7th APRIL 2015 - Vol.XXXVIII No.018
Local News

Treasures of ancient Egypt draw 15,000

AROUND 15,000 people have already visited the Treasures of Ancient Egypt Exhibition at the Bahrain National Museum, officials have revealed.Acting director Fuad Noor declared the event a huge success and said it was one of the highest attendance figures the museum has achieved.

He said nearly all public and private schools in Bahrain had visited the exhibition and the display had also attracted people from across the Gulf, including Saudi Arabia and Oman.

Bahrain became the first country in the Arab world and North Africa to hold an exhibition of Egyptian antiquities when the event was launched by Prime Minister Shaikh Khalifa bin Salman Al Khalifa in April.

"Until now we have had something like 15,000 visitors, which is good as there is an admission fee," said Mr Noor.

"The summer vacation is coming up and we should have a lot of visitors from the Gulf, so considering that and the number we have had already, I think we will probably reach 20,000."

The GDN earlier received letters from families arguing that the BD5 admission price was too high, but Mr Noor said the fee was fixed by the Egyptian government body the Supreme Council of Antiquities (SCA), which helped bring the exhibition to Bahrain.

He said the cost was standard across the industry for such an important show, which featured relics from the days of the pharaohs, including King Tutankhamun.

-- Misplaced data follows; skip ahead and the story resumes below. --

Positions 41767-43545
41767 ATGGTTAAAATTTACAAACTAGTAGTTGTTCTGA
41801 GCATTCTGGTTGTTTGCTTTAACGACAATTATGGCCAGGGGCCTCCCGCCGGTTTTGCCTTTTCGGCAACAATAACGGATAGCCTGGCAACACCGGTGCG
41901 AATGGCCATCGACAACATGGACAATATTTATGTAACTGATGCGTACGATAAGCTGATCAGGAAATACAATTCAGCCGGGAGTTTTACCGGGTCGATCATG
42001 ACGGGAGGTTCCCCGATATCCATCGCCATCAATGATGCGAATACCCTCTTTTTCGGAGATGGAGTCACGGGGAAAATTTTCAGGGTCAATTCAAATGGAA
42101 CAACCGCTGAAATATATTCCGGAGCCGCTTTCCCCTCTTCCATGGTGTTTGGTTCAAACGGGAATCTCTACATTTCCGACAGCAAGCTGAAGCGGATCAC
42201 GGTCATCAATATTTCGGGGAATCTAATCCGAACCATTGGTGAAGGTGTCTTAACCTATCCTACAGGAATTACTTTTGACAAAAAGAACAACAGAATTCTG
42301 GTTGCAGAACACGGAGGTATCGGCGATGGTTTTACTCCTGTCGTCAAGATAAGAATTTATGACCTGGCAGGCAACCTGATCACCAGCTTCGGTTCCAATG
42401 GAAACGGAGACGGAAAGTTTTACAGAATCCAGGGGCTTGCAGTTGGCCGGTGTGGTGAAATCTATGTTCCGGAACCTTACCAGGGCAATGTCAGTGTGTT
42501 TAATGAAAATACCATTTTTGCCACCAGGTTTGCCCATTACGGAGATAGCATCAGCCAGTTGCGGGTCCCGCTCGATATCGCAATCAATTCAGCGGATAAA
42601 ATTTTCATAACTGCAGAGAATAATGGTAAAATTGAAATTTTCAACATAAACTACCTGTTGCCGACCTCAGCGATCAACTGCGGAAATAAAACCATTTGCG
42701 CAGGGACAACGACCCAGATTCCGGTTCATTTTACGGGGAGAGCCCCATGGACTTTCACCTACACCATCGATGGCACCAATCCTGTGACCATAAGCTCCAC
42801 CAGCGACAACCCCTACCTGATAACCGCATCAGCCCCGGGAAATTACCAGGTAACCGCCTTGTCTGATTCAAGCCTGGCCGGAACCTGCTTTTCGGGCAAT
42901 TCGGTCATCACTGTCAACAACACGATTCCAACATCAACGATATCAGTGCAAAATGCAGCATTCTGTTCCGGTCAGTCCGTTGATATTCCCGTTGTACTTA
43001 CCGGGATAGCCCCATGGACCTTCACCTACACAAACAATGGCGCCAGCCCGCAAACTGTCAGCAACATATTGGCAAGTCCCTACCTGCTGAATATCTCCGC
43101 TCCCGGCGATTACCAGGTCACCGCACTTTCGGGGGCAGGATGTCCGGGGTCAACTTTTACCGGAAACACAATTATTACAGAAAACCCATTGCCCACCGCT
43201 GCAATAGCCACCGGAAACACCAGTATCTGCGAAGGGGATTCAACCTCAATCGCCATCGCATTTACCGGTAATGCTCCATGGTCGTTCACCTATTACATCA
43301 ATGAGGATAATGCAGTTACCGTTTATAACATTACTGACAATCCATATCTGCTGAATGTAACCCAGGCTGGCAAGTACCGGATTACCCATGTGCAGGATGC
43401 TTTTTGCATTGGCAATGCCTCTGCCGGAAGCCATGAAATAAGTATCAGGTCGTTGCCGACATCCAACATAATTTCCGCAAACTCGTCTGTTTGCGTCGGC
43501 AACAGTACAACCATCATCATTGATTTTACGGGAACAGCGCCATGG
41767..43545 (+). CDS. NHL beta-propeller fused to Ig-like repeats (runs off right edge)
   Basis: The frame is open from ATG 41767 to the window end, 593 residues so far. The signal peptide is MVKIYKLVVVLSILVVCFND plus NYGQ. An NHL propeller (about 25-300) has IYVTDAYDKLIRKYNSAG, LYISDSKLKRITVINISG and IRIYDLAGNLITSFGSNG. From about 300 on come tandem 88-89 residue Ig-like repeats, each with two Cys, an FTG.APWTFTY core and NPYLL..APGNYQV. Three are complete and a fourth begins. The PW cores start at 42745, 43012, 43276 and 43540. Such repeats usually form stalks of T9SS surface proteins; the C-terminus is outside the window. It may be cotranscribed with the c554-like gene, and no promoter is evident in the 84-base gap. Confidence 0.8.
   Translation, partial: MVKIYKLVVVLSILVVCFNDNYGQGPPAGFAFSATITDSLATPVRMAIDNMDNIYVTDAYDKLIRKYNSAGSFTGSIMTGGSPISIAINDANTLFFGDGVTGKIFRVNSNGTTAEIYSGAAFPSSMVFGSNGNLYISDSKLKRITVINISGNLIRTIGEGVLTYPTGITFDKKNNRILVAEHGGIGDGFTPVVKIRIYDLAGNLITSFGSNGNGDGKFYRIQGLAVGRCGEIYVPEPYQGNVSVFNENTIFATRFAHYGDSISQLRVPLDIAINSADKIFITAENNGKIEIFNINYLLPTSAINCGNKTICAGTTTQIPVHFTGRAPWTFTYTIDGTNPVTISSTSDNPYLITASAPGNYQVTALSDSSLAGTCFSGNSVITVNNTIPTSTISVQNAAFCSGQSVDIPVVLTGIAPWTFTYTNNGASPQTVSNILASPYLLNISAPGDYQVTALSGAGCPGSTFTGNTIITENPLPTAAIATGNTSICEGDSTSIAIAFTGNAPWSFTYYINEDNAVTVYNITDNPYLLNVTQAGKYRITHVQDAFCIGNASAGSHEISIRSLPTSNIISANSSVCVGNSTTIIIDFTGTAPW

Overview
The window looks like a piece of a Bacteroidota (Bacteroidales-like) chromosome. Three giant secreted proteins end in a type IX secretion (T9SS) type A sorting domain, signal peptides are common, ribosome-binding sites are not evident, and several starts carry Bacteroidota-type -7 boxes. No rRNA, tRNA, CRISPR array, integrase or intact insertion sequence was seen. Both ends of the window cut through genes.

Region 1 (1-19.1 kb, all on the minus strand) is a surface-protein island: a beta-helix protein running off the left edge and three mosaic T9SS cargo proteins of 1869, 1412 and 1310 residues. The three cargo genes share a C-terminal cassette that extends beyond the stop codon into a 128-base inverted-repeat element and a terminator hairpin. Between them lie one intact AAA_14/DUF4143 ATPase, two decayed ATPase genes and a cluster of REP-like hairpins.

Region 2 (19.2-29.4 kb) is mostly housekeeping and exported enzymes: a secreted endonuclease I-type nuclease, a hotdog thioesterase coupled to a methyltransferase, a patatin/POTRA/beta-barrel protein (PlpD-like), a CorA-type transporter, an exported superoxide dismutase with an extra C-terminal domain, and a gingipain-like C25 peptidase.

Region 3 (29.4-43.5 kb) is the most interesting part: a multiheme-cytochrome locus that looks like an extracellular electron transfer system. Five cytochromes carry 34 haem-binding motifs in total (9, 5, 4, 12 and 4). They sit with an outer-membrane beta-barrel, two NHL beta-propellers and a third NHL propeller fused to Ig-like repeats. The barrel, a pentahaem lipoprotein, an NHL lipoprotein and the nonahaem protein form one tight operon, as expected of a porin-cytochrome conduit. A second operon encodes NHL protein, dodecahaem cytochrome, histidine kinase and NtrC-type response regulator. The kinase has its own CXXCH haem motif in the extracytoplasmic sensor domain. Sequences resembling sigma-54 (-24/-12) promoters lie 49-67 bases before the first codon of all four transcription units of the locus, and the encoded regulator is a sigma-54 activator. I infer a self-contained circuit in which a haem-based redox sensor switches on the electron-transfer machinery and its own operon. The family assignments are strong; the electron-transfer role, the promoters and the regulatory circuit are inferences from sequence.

The exhibition cost $1.73 million (BD653,940) to insure and a series of strict 24-hour security measures had been put in place to protect the exhibits, including security guards and CCTV cameras.

Treasurers of Ancient Egypt, being held under the patronage of the Premier, features 122 objects dating back thousands of years.

The oldest artefacts date back to 2,600 BC during the time of Pharaoh Snefru, who built the first real pyramid and whose son, Khufu, built the Great Pyramid of Giza.

Other pieces come from the time of ancient Egyptian King Ramses II (1304-1237 BC).

Artefacts found in the tomb of King Tutankhamen (1347-1338 BC), the only tomb found completely intact, are also on display.

The Venture Capital Bank, Gulf Air and the Culture and National Heritage Directorate are sponsoring the exhibition.

The exhibition runs daily from 8am to 8pm until July 31.

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